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RIA Novosti

BISHKEK, March 25 (RIA Novosti) - Bishkek residents are bracing themselves for another night of riots that swept the capital last night.

Shops, markets, petrol stations, and bureaux de change, are all closed in the city. Along with tens of looted and sometimes burnt down supermarkets associated with the Akayev family, people attacked small retail outlets and service offices.

A group of active protesters who stormed the government house yesterday came to ask parliamentarians today to introduce a curfew for the sake of security of local residents.

"Our demand is to introduce a state of emergency to install democracy. People need be "sticks" to begin with," said Talai, a physical education teacher.

The opposition supporters surrounded parliamentarians during the day asking them to bring order, but the majority of the parliamentarians passed by hiding behind their assistants and bodyguards.

A female revolutionary in a white top embracing her 11-year-old son called on the parliamentarians to introduce a state of emergency in the city.

"I am happy that we have carried out a revolution. But we are afraid now, I will not let my son go to school. Boys are already sitting outside shops waiting for the night to come to loot them. When these hooligans are through with the shops, they will go around people's flats. They are not patriots who want democracy," the woman said.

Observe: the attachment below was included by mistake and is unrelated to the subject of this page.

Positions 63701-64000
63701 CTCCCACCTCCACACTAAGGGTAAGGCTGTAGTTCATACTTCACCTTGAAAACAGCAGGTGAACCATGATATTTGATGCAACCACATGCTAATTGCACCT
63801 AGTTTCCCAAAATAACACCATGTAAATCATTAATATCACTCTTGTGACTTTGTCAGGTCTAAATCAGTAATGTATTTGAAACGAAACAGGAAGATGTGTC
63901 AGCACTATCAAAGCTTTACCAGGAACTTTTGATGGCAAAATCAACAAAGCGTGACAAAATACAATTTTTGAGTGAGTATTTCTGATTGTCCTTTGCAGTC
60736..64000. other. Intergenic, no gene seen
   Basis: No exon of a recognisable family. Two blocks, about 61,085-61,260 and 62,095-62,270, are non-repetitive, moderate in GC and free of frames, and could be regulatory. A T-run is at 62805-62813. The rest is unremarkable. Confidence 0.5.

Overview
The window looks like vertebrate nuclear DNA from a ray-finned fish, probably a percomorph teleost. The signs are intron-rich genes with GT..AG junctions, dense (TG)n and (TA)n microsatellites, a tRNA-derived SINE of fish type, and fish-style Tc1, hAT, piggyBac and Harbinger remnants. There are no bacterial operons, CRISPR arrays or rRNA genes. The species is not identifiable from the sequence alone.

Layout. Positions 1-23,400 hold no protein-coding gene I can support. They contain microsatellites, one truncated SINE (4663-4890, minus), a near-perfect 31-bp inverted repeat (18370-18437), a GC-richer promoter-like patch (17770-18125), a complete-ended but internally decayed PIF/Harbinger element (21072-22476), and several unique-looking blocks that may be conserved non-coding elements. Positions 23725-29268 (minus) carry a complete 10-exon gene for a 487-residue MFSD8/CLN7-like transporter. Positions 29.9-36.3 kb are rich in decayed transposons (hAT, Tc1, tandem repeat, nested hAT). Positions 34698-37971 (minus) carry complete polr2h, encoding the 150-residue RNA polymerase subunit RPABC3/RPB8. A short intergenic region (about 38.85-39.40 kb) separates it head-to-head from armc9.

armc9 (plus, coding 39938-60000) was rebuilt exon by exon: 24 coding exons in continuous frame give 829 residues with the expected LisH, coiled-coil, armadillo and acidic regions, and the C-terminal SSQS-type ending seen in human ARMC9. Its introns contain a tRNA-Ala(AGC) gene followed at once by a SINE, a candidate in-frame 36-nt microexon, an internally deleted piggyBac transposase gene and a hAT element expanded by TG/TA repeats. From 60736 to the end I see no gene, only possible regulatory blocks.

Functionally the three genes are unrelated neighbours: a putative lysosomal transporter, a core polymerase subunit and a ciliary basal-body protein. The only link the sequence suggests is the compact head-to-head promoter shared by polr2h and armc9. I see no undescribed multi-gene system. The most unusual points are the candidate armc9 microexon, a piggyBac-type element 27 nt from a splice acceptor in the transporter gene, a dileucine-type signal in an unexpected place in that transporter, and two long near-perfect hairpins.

There is no single leader of the Bishkek "Maidan" [Maidan is the name of the square where the orange revolution took place in Ukraine], only commanders of small detachments formed in a village or district. Excited people easily follow provocative appeals, occasionally voiced in the crowd, and to reconciliatory addresses of parliamentarians who appear to stop another storm.

Opposition supporters from southern Kyrgyzstan, where the anti-Akayev movement is quite strong, have set up a camp on a lawn outside the government house.

Elderly families wearing national costumes drink tea sitting on a big carpet spread on the grass next to the army tents.

"Politicians are struggling for portfolios. Somebody needs the riots in the city. Mafia is always the winner," a man in a suit says.

Since the riots began in Kyrgyzstan, 15 people have died, and two are in a critical condition. RIA Novosti learnt this from a source in the National Security Service of Kyrgyzstan.

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